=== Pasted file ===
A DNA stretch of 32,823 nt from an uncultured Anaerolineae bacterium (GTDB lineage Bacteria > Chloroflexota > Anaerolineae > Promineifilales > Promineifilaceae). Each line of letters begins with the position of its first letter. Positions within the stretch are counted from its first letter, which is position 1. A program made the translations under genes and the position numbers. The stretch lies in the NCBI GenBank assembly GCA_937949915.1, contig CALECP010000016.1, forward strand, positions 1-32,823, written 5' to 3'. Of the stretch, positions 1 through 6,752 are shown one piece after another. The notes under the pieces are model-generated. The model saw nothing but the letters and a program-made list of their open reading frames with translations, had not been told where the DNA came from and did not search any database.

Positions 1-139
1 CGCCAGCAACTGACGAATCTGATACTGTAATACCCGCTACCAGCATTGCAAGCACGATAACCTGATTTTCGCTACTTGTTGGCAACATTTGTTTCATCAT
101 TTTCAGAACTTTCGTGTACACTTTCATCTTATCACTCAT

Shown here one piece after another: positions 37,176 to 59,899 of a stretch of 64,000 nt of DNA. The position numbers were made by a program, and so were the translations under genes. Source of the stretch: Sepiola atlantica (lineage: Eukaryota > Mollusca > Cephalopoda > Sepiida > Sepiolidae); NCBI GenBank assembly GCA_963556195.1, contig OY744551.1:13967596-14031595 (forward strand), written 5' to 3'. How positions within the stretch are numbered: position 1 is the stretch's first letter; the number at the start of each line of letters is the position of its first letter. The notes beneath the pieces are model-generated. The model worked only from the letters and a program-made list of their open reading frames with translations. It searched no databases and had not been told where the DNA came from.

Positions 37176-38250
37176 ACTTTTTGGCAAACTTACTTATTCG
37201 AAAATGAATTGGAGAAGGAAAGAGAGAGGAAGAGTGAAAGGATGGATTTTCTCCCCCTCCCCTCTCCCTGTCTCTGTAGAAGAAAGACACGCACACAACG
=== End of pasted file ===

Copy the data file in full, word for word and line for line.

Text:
A DNA stretch of 32,823 nt from an uncultured Anaerolineae bacterium (GTDB lineage Bacteria > Chloroflexota > Anaerolineae > Promineifilales > Promineifilaceae). Each line of letters begins with the position of its first letter. Positions within the stretch are counted from its first letter, which is position 1. A program made the translations under genes and the position numbers. The stretch lies in the NCBI GenBank assembly GCA_937949915.1, contig CALECP010000016.1, forward strand, positions 1-32,823, written 5' to 3'. Of the stretch, positions 1 through 6,752 are shown one piece after another. The notes under the pieces are model-generated. The model saw nothing but the letters and a program-made list of their open reading frames with translations, had not been told where the DNA came from and did not search any database.

Positions 1-139
1 CGCCAGCAACTGACGAATCTGATACTGTAATACCCGCTACCAGCATTGCAAGCACGATAACCTGATTTTCGCTACTTGTTGGCAACATTTGTTTCATCAT
101 TTTCAGAACTTTCGTGTACACTTTCATCTTATCACTCAT

Shown here one piece after another: positions 37,176 to 59,899 of a stretch of 64,000 nt of DNA. The position numbers were made by a program, and so were the translations under genes. Source of the stretch: Sepiola atlantica (lineage: Eukaryota > Mollusca > Cephalopoda > Sepiida > Sepiolidae); NCBI GenBank assembly GCA_963556195.1, contig OY744551.1:13967596-14031595 (forward strand), written 5' to 3'. How positions within the stretch are numbered: position 1 is the stretch's first letter; the number at the start of each line of letters is the position of its first letter. The notes beneath the pieces are model-generated. The model worked only from the letters and a program-made list of their open reading frames with translations. It searched no databases and had not been told where the DNA came from.

Positions 37176-38250
37176 ACTTTTTGGCAAACTTACTTATTCG
37201 AAAATGAATTGGAGAAGGAAAGAGAGAGGAAGAGTGAAAGGATGGATTTTCTCCCCCTCCCCTCTCCCTGTCTCTGTAGAAGAAAGACACGCACACAACG